Gwiazdor - Gwiazdor
Gwiazdor (or Gwiżdż) is a character asking about good and bad deeds and bringing gifts during and after Christmas (originally after winter solstice) in the Polish folklore. He appears mainly in the regions of Kashubia (where his name is spelled Gwiôzdór), some parts of Warmia, provinces of Greater Poland, Kuyavia-Pomerania and Lubuskie.

Gwiazdor wears a mask with a beard, a long coat made of either hairy fur or woven straw, sometimes appears wearing a high ‘crown’ of woven straw, and his accessories are bells and various types of rods. He often carries a bag with small gifts for the children, in which he also keeps small birch-rods (rózgi) as a ‘gift’ for those who weren’t dutiful during the year. His name is derived from the word ‘gwiazda’ meaning a star, and can be translated rougly as a Star-Man or Man of the Stars.

He is a unique character based on a certain archetype of an old all-knowing man arriving from the outerworld, possibly based on old-Slavic winter deities, but in the modern Poland his name is often mistakenly used as a synonym for the Santa Claus. In other regions of Poland the same type of character was appearing under the different names, for example Wigiliorze / Wiliarze, Starcaki, Józefy (often in plural forms).

Gwiazdor was often accompanied by a Gwiazdka (literally a ‘Little Star’) - mysterious woman dressed in a long white dress, often covering her face and wearing a flower wreath. Her costume included elements made of straw, flowers, and many colorful ribbons or a veil. Over the course of time she was gradually replaced by a typical figure of an angel (still called a ‘Gwiazdka’ in most of the cases). In the modern days she often appears also as a figure of a veiled ‘bride’.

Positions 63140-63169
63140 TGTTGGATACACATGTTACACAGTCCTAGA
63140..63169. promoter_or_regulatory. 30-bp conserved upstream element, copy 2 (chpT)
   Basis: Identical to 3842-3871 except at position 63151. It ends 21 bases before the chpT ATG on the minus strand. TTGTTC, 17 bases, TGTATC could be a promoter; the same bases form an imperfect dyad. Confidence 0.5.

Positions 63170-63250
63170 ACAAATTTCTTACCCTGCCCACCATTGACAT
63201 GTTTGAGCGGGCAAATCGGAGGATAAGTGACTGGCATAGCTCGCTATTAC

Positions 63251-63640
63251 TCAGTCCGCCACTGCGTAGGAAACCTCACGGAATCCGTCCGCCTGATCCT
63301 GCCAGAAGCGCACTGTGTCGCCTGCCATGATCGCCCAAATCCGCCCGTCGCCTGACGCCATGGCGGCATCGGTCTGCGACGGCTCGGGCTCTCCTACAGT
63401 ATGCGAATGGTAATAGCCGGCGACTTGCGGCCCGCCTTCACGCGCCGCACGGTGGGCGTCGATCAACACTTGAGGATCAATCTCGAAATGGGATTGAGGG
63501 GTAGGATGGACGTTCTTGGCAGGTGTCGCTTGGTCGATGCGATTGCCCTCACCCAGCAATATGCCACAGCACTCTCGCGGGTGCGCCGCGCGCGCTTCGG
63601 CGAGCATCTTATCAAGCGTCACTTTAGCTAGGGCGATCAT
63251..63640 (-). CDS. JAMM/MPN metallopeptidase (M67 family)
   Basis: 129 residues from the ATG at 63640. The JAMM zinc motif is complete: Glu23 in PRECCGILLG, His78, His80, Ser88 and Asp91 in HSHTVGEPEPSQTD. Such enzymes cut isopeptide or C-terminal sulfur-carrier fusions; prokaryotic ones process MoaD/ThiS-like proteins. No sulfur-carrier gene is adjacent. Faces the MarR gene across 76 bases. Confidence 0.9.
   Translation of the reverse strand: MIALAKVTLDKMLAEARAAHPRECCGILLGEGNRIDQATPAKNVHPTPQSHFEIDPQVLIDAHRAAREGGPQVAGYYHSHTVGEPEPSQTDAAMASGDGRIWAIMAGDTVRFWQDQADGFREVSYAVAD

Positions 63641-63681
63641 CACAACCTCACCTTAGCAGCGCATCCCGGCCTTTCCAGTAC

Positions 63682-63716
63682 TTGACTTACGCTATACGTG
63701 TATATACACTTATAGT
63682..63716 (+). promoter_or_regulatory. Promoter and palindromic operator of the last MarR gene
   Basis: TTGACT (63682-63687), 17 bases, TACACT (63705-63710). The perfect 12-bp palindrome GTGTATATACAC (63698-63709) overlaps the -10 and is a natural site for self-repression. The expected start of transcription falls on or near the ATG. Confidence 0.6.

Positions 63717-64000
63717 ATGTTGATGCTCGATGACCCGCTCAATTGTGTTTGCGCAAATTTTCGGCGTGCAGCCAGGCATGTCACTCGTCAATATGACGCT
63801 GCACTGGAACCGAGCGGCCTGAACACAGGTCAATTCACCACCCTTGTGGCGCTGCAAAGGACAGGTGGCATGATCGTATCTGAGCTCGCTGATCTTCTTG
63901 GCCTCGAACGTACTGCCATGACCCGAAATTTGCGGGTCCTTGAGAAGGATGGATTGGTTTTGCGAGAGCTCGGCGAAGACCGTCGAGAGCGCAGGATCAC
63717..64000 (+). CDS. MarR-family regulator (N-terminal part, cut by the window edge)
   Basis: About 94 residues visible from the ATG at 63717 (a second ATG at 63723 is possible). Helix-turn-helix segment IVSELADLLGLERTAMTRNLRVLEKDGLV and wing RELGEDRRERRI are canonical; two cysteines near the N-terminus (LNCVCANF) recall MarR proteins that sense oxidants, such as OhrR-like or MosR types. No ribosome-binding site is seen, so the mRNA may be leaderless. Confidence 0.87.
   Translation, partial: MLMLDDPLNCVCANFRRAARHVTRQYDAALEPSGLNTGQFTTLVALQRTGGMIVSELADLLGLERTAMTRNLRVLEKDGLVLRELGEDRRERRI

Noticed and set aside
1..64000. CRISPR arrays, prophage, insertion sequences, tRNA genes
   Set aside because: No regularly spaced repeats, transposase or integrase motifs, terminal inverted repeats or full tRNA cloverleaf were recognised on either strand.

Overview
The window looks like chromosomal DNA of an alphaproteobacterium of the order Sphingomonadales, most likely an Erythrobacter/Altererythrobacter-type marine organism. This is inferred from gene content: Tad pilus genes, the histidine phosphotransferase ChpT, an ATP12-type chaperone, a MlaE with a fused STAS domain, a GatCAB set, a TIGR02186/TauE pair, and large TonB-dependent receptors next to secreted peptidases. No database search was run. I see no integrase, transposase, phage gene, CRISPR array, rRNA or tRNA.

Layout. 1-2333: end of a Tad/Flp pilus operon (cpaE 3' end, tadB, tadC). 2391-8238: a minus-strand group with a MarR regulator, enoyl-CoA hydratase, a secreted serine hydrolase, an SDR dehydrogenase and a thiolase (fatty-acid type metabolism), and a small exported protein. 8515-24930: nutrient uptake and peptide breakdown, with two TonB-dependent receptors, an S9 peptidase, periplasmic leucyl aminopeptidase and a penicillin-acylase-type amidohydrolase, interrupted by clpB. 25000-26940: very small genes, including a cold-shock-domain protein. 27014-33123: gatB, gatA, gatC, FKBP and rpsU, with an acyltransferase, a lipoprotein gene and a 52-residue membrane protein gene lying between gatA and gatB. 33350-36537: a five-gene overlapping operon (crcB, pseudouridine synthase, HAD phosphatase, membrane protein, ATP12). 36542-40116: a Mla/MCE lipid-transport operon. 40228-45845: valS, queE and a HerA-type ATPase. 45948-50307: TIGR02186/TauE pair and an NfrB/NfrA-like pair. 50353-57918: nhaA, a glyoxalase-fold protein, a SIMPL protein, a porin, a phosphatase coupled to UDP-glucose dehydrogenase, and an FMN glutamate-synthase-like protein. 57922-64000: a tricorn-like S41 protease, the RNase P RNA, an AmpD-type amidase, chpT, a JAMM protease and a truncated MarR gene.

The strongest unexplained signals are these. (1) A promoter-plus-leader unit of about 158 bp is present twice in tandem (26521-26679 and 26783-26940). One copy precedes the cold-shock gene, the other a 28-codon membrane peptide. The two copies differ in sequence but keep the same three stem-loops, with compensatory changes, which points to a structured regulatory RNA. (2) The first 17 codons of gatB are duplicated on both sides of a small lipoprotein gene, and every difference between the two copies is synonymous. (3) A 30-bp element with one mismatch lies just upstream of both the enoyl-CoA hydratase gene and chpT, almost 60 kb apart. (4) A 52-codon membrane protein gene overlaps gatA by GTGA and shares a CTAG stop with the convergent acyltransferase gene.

They’re closely connected to the custom of kolędowanie (known in English as koliada / koleda or ‘Slavic caroling’), winter ritual of pre-Christian roots later incorporated into the celebrations of Christmas, New Year’s and carnival season (zapusty). They arrive with a larger group of people dressed in various symbolic costumes who stroll from house to house to sing traditional carols in exchange for sweets, drinks or small money, and have fun or pull harmless pranks with the householders. The groups of kolędnicy (carolers) can be spotted from the evening of the Christmas Eve up until the day before Ash Wednesday (which usually falls in the beginning of February). Important in that context is the traditional custom of waiting for the ‘First Star’ to appear on the sky before dining on the Christmas Eve in Poland.